A few things concerning your confessor from the Catechism:
The confessor is not the master of God’s forgiveness, but its servant. The minister of this sacrament should unite himself to the intention and charity of Christ. He should have a proven knowledge of Christian behavior, experience of human affairs, respect and sensitivity toward the one who has fallen; he must love the truth, be faithful to the Magisterium of the Church, and lead the penitent with patience toward healing and full maturity. He must pray and do penance for his penitent, entrusting him to the Lord’s mercy.
The sacraments comes from Christ, not from the person you are going to confession with. Vestments, etc.. don't make it valid - it might make it illicit; then again, I don't think the things you mentioned are as grave as some of these things that make the sacrament truly illicit.
It is certainly OK to postpone the satisfaction that the priest has given to you as penance. I've never confessed much of anything that didn't involve going and saying a few prayers. I have confessed things where I had to pray an entire Rosary (being quite a prolific sinner). But the priest wouldn't expect me to do for that before Mass.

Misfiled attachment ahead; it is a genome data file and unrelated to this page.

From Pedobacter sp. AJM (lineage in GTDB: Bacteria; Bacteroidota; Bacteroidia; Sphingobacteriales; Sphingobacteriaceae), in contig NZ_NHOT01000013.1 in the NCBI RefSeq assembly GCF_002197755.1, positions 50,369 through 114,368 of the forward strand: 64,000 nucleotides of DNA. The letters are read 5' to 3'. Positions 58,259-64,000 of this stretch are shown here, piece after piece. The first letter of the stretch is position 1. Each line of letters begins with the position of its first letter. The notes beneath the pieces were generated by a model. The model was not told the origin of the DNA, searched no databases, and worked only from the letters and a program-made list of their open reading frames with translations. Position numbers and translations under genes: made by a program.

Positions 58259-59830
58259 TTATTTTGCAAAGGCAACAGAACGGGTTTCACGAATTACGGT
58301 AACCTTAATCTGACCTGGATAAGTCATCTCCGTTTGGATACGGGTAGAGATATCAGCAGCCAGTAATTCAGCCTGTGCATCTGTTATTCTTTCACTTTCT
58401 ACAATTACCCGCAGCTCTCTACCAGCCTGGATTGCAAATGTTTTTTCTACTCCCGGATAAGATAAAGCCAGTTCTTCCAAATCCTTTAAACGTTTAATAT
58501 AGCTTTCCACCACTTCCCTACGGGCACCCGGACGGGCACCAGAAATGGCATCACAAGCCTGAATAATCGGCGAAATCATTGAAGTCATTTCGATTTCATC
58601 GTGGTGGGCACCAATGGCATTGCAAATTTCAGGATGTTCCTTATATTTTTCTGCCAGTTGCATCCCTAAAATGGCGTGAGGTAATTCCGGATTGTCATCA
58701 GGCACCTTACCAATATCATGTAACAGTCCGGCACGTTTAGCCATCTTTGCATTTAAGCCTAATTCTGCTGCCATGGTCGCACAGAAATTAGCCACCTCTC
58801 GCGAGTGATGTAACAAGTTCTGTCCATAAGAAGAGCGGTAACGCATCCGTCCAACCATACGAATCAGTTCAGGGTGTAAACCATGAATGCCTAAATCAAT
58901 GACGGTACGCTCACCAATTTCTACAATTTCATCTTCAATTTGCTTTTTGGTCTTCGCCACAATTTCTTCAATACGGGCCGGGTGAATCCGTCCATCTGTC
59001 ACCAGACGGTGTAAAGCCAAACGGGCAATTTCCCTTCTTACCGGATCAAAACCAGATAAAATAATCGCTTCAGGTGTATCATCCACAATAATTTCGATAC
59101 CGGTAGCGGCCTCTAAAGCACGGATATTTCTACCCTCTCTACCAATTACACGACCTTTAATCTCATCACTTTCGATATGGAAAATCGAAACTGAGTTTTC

The penance the confessor imposes must take into account the penitent’s personal situation and must seek his spiritual good. It must correspond as far as possible with the gravity and nature of the sins committed. It can consist of prayer, an offering, works of mercy, service of neighbor, voluntary self-denial, sacrifices, and above all the patient acceptance of the cross we must bear. Such penances help configure us to Christ, who alone expiated our sins once for all. They allow us to become co-heirs with the risen Christ, “provided we suffer with him.”
And the priest can give you some penance that requires more than a few seconds between Confession and Mass to perform; you're still absolved under the normal criteria.
That's what is important - if you are sorry and you confess your sins, they're all forgiven.
However (and this comes from the Handbook of Prayer's guide to confession that I've read a few times), if you remember some sins you didn't confession in previous confessions it is good to confess them at your next confession. And it is even OK to bring up past sins that you have confessed, as context for the priest.
For instance, if you had a problem with pornography, but you watched an R-rated movie with nudity (as opposed to an X-rated one) then you shouldn't feel prohibited from mentioning that - it helps the priest to know what and why you're confession what you're confessing.
And, I'm not going to give pastoral advice (because that's verbotten on this site) but priests who don't show they're taking your confession seriously are probably telling you that they aren't the kinds of priests you want to visit to develop a habit of frequent confession.